Google drops wall between anonymous online ad tracking and user's names

by Volker Weber

When Google bought the advertising network DoubleClick in 2007, Google founder Sergey Brin said that privacy would be the company’s “number one priority when we contemplate new kinds of advertising products.”

And, for nearly a decade, Google did in fact keep DoubleClick’s massive database of web-browsing records separate by default from the names and other personally identifiable information Google has collected from Gmail and its other login accounts.

But this summer, Google quietly erased that last privacy line in the sand – literally crossing out the lines in its privacy policy that promised to keep the two pots of data separate by default. In its place, Google substituted new language that says browsing habits “may be” combined with what the company learns from the use Gmail and other tools.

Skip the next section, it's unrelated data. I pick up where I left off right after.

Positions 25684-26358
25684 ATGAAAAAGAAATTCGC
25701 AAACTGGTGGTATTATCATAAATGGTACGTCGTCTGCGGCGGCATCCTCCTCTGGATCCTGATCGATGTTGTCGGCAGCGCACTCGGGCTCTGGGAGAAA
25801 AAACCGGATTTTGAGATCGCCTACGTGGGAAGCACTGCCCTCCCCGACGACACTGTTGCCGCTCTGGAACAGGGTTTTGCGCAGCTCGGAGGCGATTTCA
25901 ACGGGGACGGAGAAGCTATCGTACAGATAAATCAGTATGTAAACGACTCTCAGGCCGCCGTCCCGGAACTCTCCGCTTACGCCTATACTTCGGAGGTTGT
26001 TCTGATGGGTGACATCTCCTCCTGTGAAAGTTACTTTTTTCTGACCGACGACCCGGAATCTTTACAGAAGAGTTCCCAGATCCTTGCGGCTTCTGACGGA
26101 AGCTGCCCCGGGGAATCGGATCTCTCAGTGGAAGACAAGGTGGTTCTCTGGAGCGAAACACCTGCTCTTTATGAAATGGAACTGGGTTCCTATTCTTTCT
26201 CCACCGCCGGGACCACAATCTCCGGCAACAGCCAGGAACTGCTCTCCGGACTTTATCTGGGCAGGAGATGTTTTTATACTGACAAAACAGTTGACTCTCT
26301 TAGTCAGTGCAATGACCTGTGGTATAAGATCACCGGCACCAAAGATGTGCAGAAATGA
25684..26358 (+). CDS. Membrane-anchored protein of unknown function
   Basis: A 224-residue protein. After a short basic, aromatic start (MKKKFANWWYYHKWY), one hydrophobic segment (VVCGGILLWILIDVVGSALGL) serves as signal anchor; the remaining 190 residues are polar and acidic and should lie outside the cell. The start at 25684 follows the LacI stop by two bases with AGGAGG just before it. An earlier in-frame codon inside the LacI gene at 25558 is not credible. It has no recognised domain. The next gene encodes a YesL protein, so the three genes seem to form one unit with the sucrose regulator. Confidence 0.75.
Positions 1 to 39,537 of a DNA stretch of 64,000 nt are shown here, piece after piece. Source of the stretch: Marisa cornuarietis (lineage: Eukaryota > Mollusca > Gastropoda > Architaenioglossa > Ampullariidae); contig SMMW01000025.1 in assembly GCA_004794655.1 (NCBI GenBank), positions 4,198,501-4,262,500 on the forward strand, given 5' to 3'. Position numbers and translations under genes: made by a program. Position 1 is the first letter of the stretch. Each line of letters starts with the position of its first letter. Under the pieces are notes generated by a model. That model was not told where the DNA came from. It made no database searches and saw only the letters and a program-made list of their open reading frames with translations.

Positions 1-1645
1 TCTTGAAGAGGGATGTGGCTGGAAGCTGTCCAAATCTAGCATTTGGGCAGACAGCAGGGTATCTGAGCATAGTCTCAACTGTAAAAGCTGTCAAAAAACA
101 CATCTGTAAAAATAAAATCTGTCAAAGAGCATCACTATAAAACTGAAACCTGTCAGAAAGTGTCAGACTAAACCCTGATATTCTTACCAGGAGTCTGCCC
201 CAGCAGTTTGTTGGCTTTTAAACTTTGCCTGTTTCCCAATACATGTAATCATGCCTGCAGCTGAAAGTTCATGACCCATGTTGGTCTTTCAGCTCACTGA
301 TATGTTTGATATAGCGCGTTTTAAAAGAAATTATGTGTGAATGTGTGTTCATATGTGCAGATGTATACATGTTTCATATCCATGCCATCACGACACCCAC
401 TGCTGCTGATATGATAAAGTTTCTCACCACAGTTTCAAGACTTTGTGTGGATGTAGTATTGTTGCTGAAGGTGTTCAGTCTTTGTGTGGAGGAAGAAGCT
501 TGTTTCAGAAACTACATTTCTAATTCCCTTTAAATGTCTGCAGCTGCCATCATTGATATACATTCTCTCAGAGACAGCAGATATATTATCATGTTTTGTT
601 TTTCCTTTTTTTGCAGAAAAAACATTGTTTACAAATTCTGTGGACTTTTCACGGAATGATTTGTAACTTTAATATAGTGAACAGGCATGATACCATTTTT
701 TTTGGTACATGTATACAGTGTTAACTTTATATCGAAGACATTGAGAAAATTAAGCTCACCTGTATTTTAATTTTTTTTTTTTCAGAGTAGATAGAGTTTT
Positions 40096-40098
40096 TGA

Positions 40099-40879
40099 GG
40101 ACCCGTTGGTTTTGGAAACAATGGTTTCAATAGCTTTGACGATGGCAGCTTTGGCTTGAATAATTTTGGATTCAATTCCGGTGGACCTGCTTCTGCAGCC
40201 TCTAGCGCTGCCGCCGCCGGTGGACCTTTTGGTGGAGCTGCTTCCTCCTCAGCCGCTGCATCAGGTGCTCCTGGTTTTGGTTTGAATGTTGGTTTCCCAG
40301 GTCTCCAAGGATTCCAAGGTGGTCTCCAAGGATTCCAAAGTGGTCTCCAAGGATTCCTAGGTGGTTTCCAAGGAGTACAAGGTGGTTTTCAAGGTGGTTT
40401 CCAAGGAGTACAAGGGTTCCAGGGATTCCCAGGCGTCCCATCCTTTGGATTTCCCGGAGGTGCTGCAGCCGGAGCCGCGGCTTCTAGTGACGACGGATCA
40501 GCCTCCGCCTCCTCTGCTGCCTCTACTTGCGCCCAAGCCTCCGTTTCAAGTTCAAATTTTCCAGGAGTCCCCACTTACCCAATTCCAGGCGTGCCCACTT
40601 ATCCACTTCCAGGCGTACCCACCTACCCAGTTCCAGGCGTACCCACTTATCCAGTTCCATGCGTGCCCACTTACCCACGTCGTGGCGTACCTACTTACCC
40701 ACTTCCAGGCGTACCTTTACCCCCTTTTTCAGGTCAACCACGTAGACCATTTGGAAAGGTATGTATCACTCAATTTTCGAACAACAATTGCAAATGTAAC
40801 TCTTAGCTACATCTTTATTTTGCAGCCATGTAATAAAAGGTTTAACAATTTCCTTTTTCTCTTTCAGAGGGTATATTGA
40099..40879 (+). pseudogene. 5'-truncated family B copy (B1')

Google doing the wrong thing. In 2016.

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Comments

Ok, time to close the next account. Using GMAIL only for forwarding mail another address, but I guess it is time to stop this now.
Thanks for hinting..

Jens Nullmeyer, 2019-02-04

Not so sure it's a bad thing if you're a Google shareholder?

It's a competitive market for targeted advertising and I would wager that if they didn't combine these data streams then they would lose ground to Facebook.

Kieren Johnson, 2019-02-05

Google is the Creator of Business with Big Data. From this perspective Google, with all available data collectors/measuring points, is more like Facebook on steroids. You can delete your Facebook profile and delete the mobile apps from your Android phone. But to get rid of Google tracking you have to buy another smartphone.

Benjamin Hering, 2019-02-05

Which is a pretty good idea, I might add.

Volker Weber, 2019-02-05

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